Do you know the best time of year to prune an oak tree? Most people think it’s summer, but that’s not the case. Oak trees should be pruned in winter, when the tree is dormant, and the sap runs into the roots.
Pruning them in summer is a mistake because the tree is using its energy to protect itself from bugs, extreme heat, infections, etc. If you cut the tree at that time of year, it doesn’t have energy to heal itself. However, if you prune them in winter, they’re able to use their energy to restore themselves so they come back stronger in the spring. Once the warm weather hits, the tree wakes up and starts healing itself. Much like the human body, it sends its resources to the “wound” which will allow it to start blooming again.
Another important reason to prune oak trees in winter is that if they are cut during other times of the year, your beautiful tree is in danger of developing a deadly fungal disease called Oak Wilt. Even the mighty oak will lose its strength from this dreaded disease if pruned at the wrong time of year.
What is Oak Wilt Disease?
Oak Wilt Disease is a fungal disease that moves through the vascular system (water conducting tissue) of the tree. Small beetles that feed on sap from freshly cut trees and carry the fungus spores. The beetles are attracted to freshly cut trees. Once the beetles feed and the fungus moves into the roots of the tree, the tree tries to save itself by plugging cells which cause the tree to wilt.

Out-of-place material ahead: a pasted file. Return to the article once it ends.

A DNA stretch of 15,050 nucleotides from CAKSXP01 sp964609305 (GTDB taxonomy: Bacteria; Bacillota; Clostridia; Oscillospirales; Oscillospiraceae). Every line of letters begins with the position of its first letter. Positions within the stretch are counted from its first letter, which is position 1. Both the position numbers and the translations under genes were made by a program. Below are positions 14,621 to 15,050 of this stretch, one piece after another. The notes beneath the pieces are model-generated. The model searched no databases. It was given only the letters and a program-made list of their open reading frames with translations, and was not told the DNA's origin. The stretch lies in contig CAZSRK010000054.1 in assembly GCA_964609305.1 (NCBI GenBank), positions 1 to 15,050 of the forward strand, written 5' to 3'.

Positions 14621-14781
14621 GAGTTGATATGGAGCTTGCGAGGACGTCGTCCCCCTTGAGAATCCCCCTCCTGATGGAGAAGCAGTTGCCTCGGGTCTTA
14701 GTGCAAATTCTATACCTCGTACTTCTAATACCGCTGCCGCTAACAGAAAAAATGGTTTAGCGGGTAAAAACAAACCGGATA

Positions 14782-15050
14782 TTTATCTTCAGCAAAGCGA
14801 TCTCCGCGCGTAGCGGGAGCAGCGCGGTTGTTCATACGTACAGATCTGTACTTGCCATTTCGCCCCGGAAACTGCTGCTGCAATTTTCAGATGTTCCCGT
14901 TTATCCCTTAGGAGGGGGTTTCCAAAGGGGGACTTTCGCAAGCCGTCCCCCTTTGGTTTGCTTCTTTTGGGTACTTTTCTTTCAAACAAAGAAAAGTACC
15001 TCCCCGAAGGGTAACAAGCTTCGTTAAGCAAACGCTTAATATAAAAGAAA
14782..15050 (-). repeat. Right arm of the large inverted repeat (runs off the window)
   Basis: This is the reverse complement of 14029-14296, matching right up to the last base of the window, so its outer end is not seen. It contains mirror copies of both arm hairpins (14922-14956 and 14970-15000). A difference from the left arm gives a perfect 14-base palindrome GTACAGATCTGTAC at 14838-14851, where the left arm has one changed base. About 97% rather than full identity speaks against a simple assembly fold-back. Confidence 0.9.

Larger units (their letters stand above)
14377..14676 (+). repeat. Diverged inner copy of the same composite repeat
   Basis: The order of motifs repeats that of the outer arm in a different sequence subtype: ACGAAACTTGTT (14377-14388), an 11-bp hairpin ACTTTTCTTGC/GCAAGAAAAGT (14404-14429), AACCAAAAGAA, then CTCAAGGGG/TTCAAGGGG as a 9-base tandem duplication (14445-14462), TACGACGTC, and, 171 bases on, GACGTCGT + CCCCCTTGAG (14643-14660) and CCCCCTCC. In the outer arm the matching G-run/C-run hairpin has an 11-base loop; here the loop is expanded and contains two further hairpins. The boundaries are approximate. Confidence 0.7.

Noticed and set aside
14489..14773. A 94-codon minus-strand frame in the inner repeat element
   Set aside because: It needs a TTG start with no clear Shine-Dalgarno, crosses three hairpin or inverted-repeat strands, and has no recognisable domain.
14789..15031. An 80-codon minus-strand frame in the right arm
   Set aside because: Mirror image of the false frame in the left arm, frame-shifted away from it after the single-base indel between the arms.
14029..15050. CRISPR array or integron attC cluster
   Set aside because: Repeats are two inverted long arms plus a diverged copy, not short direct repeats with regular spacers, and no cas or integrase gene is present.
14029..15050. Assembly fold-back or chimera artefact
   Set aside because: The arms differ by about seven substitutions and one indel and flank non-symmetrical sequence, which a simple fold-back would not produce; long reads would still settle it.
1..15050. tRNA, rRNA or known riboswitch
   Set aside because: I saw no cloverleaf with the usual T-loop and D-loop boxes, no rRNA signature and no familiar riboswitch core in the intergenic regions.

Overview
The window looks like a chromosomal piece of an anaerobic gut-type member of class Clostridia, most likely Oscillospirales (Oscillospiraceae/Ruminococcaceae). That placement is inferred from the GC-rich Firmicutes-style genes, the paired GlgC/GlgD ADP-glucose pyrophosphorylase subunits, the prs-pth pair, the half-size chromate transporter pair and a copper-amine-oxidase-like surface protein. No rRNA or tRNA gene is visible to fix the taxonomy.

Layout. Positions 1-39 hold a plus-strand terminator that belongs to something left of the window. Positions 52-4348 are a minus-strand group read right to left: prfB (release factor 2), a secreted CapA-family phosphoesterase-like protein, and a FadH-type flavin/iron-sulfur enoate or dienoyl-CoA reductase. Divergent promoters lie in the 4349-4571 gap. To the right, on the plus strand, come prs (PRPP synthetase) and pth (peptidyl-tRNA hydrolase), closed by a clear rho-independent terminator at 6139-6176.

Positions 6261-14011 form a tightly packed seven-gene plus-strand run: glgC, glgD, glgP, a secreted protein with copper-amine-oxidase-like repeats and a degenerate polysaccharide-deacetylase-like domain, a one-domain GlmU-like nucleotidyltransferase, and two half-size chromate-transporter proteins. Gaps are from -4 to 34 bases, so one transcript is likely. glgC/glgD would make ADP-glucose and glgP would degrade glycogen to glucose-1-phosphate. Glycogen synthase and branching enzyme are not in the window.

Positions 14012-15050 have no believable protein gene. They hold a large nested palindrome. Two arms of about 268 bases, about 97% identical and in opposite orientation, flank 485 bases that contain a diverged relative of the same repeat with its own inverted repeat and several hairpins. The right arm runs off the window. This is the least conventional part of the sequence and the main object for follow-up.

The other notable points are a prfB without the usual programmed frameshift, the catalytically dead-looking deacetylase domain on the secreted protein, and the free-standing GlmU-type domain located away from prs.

Can the Disease Spread to Other Oak Trees?
Yes, this is the devesting part of Oak Wilt. The diseased tree can spread the infection through its roots to near-by trees of the same species. It can literally wipe out all the oak trees in your yard.
How Do I Know If My Tree Has Oak Wilt Disease?
There are two different types of oaks – red oaks and white. Infected red oak trees can wilt and die quickly – somethings within weeks. The white oaks may survive for one to two years.
The first symptom is browning leaves at the top of the tree. Then whole branches may be seen yellowing and then turning brown, as the disease makes its way down the branch. Once this happens the leaves will start to fall.
Another symptom is a fungal mat that grows under the bark, causing the bark to crack. These fungal mats attract sap beetles that carry the disease to fresh wounds of the uninfected trees.
What Should I do to Save My Trees?
Contact the ISA certified arborists at Artistic Tree & Landscape Creations. We will diagnose your tree and do everything possible to preserve its lasting beauty. We can be reached at 412-303-4443.